The Hollywood Bowl Hall of Fame concert is now 10 seasons old, and the driving ideas behind it remain in place.
The Hollywood Bowl Hall of Fame Opening Night concert is now 10 seasons old, and the driving ideas behind it — induct a handful of worthies into the Bowl’s pantheon of stars, offer something for almost everyone at the concert and channel it all into a good cause — remain in place. Yet the net seemed to shrink this time, since the two inductees — veteran operatic soprano Kiri Te Kanawa and young pop chartbuster Josh Groban — are essentially two sides of the same coin. Thus stylistically, the evening was restricted mostly to a range from straight opera to the wildly popular hybrid known as popera, with a single detour into classic rock from the Who’s Roger Daltrey.
The presentation is already looking like a lot of other awards shows in the business — many acts, many stilted speeches and dialogues, and the bang-up finale (literally, in a facility noted for its inventive fireworks designs). As before, the program was a benefit for the Los Angeles Philharmonic’s music education program, Music Matters, raising nearly $1 million.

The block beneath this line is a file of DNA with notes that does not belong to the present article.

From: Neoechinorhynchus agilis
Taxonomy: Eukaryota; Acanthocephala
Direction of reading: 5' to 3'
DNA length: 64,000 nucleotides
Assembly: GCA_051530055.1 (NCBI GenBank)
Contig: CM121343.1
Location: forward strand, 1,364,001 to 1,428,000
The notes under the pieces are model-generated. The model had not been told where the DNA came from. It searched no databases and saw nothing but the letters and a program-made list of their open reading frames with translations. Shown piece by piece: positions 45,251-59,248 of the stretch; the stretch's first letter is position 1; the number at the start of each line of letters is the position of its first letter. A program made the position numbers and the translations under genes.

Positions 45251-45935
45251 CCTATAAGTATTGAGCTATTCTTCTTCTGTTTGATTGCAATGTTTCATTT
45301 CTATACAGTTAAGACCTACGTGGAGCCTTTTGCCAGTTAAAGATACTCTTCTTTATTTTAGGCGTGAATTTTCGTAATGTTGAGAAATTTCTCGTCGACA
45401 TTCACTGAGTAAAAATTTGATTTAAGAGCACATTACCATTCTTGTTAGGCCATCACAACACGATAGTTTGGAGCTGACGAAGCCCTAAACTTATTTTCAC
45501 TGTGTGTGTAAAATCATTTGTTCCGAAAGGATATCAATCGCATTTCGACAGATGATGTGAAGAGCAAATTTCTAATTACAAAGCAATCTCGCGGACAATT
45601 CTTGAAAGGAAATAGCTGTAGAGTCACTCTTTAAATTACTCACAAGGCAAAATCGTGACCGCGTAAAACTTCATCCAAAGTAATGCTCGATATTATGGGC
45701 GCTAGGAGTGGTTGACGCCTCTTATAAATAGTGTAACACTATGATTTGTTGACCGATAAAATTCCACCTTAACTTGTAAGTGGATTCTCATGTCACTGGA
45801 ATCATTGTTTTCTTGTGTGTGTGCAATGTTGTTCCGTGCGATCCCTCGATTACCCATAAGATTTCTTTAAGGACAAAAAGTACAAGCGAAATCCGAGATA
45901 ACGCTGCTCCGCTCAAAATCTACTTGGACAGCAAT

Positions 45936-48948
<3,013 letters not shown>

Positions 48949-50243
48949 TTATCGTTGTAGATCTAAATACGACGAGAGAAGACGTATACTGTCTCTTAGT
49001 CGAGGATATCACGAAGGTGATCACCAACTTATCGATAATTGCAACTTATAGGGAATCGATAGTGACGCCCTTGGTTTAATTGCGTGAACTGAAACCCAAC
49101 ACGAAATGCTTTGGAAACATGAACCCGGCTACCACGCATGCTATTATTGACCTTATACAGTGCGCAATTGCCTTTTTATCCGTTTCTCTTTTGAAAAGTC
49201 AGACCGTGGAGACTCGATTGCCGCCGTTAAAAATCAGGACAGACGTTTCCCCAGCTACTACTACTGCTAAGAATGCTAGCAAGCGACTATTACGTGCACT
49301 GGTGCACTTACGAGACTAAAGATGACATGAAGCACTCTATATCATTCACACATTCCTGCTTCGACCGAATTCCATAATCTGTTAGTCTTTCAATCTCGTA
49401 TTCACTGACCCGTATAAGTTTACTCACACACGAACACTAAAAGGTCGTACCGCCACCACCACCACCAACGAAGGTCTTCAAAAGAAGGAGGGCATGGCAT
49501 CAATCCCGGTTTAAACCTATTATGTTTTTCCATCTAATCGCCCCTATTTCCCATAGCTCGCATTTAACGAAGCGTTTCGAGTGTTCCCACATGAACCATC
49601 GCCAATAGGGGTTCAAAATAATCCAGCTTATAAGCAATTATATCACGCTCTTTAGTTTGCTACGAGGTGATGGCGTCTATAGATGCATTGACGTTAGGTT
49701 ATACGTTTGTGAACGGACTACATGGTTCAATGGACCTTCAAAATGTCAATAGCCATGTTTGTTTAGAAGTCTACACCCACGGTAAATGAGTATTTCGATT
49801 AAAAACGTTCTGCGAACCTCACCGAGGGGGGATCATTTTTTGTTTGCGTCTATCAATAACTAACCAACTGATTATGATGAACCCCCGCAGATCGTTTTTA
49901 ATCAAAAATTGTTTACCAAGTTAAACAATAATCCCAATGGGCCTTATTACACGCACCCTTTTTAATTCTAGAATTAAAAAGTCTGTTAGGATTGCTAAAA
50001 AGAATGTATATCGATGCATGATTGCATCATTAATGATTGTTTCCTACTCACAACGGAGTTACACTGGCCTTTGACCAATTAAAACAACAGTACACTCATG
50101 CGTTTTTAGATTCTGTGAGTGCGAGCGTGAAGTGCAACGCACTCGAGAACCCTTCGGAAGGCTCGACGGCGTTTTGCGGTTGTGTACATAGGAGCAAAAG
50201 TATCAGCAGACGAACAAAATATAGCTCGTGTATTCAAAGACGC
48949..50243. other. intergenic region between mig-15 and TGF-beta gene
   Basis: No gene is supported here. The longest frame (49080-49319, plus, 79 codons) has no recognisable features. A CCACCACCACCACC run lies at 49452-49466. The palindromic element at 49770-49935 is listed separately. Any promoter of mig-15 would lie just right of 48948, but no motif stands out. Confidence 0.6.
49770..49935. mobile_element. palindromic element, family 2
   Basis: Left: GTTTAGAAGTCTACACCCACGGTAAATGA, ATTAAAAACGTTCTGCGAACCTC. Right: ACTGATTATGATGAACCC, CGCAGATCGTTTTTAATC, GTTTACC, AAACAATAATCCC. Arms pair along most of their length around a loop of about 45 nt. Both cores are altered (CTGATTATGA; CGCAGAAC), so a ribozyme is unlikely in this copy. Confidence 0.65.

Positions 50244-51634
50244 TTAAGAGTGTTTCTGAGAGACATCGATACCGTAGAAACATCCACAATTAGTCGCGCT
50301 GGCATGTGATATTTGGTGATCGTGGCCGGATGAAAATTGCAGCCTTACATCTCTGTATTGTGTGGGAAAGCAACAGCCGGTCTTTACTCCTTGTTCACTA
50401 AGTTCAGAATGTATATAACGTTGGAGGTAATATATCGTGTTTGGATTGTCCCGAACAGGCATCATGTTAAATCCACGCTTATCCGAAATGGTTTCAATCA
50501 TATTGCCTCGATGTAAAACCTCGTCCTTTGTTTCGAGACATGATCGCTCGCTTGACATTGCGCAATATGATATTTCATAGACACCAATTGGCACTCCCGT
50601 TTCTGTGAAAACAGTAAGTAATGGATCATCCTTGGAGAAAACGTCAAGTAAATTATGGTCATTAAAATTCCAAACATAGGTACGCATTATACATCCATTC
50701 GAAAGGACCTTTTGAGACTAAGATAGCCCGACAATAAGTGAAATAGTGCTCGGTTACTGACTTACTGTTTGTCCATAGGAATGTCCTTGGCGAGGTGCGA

Though Dame Kiri quietly retired from the operatic stage after singing in Barber’s “Vanessa” in Los Angeles in 2004, Germany’s Cologne Opera has announced a Te Kanawa comeback in Strauss’ “Der Rosenkavalier” for April 2010. Judging by a collection ranging from arias by Cilea and Puccini to the Gershwins’ “By Strauss” and a perky duet from Mozart’s “Cosi fan tutte” with her chum, mezzo-soprano Frederica von Stade, she should pull it off. Though Te Kanawa’s vibrato has widened, she retains exquisite control over the line, particularly in a dangerously languorous rendering of Puccini’s “O mio babbino caro.”
Groban’s last studio album, “Noel” (Reprise), was the bestselling CD of 2007, spending five weeks at No. 1, so one shouldn’t have been surprised by the screams of delight that greeted his entrance. There’s no doubt Groban has a powerful vocal instrument and a likable personality; it’s just that his material remains squeezed into much the same primary-colored, big-ballad container of pop pap. As such, his refined timbre was a smooth match for Te Kanawa’s pop side in their “True Love” duet, and clashed with the blunter delivery of Angelique Kidjo in “Pearls.”
The indomitable Daltrey came loaded for bear with “Pinball Wizard” and “See Me Feel Me/Listening to You” — in heroic voice, gleefully whipping his microphone lariat around as always. Yet the bombastic backing by Thomas Wilkins and the Hollywood Bowl Orchestra sounded like a throwback to Lou Adler’s symphonic “Tommy” album — and thus fit pretty well with the rest of the program. Nor was there much contrast in Trisha Yearwood singing “I’ll Be Seeing You” or John Williams leading his ubiquitous “Star Wars” theme.
Don’t rely upon this program as a guide to the 2009 Bowl season, which looks to be more diverse and interesting than in many a past summer.